‘Ideology’?  Around the world governments of all political persuasions have been getting out of running commercial businesses for over 25 years.  Labor governments at federal and state levels in Australia, for example, have been to the fore. The only ‘ideological’ underpinning of policies in the world today seems to be the socialist attachment to ‘public ownership of the means of production, distribution and exchange’ in a few countries like Cuba – although even Cuba is changing – and North Korea, and in the policies of the last New Zealand government.

“There isn’t all that much family silver left in the cabinet.” Well, just a mere $18 billion, according to the December Investment statement, all or most of which belongs in the private sector. ‘Family silver’: is this economic analysis or politicised rhetoric?

“It does nothing to deal with the … perilously high reliance on foreign capital and credit.” This is a reference to New Zealand’s large current account deficits and increases in external liabilities under the last Labour government. These were due in part to a loss of international competitiveness as the government turned its back on efficiency-improving reforms such as privatisation.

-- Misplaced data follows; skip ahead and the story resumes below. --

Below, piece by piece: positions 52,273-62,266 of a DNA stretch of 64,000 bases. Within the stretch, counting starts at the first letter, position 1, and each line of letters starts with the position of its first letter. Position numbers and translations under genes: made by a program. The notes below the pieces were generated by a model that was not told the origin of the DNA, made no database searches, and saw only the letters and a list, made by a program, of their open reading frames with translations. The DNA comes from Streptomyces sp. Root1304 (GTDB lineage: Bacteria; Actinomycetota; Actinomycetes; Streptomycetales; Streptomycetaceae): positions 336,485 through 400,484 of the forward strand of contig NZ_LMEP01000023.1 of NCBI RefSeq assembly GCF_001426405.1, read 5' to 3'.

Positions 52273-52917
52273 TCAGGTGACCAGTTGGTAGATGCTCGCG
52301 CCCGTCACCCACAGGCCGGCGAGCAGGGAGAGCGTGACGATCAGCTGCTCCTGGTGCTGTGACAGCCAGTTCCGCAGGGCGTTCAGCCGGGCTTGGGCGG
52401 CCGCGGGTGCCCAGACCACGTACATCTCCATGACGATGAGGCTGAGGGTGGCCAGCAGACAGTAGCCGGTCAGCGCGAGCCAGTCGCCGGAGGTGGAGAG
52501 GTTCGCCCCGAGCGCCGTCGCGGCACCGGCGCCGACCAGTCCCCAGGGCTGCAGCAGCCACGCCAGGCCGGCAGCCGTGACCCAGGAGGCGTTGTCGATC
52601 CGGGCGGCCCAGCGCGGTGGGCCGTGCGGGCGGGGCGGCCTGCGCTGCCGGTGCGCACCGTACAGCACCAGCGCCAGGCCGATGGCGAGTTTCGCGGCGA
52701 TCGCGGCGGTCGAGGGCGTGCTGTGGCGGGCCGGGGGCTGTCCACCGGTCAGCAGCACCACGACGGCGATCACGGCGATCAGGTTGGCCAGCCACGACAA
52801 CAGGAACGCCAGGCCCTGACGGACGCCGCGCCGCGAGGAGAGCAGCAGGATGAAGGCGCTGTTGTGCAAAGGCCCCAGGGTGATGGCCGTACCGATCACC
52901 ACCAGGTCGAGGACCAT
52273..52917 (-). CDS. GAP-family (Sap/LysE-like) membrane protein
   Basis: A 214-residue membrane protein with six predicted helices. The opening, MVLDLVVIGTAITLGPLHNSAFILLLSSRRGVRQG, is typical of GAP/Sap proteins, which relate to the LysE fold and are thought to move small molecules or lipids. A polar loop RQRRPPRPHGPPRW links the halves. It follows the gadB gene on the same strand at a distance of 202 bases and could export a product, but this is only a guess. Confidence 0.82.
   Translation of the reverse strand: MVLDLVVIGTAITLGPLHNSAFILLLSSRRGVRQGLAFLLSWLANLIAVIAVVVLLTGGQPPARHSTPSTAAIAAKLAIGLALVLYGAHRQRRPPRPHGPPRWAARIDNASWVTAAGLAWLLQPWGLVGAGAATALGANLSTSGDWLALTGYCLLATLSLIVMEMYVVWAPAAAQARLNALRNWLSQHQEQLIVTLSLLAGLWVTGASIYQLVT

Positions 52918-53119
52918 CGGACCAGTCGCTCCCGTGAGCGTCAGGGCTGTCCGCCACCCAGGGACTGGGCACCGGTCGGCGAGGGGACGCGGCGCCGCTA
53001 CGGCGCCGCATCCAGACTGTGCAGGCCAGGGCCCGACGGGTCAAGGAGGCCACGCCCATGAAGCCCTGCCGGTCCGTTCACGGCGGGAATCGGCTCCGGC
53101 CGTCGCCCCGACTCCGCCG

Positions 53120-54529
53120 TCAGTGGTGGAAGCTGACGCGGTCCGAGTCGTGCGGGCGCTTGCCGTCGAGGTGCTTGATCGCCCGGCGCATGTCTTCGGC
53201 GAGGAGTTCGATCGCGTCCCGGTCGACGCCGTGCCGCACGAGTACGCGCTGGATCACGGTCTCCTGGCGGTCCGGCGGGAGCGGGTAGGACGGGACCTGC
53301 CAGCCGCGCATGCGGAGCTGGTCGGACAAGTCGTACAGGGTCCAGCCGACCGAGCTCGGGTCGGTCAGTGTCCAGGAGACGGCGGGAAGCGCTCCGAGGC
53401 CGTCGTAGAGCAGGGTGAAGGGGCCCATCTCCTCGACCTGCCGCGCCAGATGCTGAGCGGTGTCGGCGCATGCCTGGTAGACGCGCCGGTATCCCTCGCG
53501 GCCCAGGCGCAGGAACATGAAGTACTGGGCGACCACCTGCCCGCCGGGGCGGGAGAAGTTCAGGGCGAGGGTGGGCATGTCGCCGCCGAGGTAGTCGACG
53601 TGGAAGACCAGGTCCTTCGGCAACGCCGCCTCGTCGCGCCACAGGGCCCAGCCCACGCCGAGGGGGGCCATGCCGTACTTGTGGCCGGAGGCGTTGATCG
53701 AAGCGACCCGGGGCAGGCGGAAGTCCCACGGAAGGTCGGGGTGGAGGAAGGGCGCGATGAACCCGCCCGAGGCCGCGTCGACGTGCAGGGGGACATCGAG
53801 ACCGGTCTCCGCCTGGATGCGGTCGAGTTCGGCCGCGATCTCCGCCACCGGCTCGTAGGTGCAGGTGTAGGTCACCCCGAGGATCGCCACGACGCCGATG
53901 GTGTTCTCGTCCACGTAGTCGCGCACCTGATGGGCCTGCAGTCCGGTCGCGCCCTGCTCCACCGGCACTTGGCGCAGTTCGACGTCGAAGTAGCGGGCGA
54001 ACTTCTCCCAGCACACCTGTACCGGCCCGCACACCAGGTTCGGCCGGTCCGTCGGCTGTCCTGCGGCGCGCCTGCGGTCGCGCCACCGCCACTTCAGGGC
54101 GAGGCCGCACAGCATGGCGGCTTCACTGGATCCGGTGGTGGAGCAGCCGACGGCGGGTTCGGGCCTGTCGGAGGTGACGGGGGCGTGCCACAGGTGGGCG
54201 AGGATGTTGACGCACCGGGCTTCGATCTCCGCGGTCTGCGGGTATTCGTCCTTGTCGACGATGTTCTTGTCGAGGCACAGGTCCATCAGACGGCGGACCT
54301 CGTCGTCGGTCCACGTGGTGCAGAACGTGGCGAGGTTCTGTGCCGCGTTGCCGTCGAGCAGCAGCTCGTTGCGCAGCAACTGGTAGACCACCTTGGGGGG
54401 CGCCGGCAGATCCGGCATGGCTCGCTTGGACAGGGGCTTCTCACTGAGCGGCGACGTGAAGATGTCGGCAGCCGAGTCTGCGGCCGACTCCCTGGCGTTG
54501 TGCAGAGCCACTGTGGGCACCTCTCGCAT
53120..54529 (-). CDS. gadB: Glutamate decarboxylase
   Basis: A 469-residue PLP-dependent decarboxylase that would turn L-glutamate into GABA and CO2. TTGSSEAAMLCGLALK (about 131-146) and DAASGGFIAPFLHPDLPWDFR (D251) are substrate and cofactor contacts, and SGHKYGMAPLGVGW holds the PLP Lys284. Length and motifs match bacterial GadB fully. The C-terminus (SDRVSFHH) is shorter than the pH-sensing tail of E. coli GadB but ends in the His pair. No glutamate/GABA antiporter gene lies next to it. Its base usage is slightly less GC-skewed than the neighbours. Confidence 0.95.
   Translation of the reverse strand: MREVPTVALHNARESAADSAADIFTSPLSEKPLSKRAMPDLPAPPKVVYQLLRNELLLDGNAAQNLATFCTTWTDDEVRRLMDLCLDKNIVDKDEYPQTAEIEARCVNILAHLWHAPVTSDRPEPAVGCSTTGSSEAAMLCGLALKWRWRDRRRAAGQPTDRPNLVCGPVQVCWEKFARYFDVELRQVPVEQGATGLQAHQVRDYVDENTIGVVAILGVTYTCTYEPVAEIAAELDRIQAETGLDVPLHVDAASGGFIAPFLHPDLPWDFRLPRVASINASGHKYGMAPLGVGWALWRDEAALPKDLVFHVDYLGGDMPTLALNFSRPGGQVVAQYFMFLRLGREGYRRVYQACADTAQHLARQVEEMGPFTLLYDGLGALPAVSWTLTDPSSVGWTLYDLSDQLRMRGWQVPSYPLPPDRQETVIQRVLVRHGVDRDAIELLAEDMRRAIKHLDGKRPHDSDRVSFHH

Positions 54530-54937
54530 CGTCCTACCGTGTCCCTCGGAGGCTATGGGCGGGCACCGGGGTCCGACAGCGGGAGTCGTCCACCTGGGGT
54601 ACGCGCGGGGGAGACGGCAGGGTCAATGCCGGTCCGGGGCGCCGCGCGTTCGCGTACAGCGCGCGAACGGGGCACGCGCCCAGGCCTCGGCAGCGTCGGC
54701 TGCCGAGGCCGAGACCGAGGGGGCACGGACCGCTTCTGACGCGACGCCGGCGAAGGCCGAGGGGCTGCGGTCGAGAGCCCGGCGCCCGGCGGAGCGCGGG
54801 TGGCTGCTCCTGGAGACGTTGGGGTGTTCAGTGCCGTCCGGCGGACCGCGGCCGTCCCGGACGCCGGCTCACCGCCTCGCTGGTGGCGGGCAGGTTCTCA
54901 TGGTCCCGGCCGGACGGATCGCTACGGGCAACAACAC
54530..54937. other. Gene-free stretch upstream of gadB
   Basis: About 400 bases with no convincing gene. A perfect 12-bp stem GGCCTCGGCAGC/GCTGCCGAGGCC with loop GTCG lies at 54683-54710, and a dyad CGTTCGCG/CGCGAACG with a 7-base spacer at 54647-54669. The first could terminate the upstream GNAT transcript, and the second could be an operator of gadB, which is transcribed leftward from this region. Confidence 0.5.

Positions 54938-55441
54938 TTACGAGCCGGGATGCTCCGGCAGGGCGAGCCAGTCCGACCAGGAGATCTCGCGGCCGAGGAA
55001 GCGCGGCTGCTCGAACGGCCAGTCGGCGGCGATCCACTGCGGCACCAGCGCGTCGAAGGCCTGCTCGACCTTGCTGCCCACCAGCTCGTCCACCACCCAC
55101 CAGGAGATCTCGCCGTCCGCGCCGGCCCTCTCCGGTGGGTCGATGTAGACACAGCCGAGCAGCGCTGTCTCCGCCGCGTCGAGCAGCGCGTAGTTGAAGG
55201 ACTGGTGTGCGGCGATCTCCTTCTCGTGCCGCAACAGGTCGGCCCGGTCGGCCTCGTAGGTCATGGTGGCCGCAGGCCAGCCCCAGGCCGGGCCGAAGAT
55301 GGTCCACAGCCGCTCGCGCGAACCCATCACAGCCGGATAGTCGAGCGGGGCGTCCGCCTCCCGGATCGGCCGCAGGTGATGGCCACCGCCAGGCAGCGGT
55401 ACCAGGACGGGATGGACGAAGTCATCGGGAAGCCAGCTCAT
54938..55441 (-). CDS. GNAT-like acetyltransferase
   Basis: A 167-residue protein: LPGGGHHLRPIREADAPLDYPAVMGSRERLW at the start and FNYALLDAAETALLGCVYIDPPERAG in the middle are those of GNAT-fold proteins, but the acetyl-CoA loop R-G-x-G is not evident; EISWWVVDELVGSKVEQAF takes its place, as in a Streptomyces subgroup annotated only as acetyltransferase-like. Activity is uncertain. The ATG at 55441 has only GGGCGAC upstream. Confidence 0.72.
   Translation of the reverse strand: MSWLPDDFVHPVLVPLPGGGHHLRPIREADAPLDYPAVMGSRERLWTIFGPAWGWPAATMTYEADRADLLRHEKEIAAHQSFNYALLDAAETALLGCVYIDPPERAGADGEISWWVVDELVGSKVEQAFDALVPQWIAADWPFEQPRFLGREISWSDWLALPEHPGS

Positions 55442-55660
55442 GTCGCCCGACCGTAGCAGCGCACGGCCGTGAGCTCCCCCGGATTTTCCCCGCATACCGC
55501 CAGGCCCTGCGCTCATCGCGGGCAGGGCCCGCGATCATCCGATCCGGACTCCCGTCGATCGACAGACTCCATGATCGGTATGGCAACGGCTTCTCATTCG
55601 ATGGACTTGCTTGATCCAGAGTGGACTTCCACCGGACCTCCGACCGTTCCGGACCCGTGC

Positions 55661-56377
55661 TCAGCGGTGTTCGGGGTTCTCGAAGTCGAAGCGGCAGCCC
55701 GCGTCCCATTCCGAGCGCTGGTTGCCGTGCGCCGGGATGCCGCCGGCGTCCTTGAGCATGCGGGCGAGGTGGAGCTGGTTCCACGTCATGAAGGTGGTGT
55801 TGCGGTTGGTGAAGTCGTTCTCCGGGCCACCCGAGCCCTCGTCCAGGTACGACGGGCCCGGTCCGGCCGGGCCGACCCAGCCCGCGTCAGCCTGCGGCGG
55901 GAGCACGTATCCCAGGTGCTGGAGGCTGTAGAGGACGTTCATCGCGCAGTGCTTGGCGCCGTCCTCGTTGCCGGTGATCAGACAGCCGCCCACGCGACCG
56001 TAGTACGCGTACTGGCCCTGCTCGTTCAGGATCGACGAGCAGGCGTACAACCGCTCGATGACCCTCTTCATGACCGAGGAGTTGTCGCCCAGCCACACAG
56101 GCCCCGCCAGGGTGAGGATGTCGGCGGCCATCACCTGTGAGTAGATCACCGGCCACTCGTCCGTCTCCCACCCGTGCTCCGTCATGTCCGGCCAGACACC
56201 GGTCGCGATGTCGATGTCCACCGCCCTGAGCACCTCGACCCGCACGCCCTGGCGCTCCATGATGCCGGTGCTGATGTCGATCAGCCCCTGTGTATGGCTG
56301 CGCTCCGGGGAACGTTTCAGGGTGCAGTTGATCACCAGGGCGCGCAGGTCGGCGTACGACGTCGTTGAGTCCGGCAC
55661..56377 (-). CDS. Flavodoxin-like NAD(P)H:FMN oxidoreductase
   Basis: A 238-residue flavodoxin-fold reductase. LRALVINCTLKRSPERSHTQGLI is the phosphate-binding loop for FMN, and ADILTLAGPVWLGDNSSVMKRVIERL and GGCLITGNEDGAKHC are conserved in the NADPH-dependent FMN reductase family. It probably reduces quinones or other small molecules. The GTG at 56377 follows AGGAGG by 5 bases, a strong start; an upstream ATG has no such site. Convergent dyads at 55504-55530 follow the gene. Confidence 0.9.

Then the inevitable foreign ownership bogey: “once sold, it would be difficult … to prevent the new owners from selling them to foreign investors”.  No explanation is given as to why foreign investment would be a bad thing. A large part of the shareholding of companies like Telecom is inevitably and desirably in foreign hands: it would be unwise for New Zealand institutions to hold large parcels in their portfolios.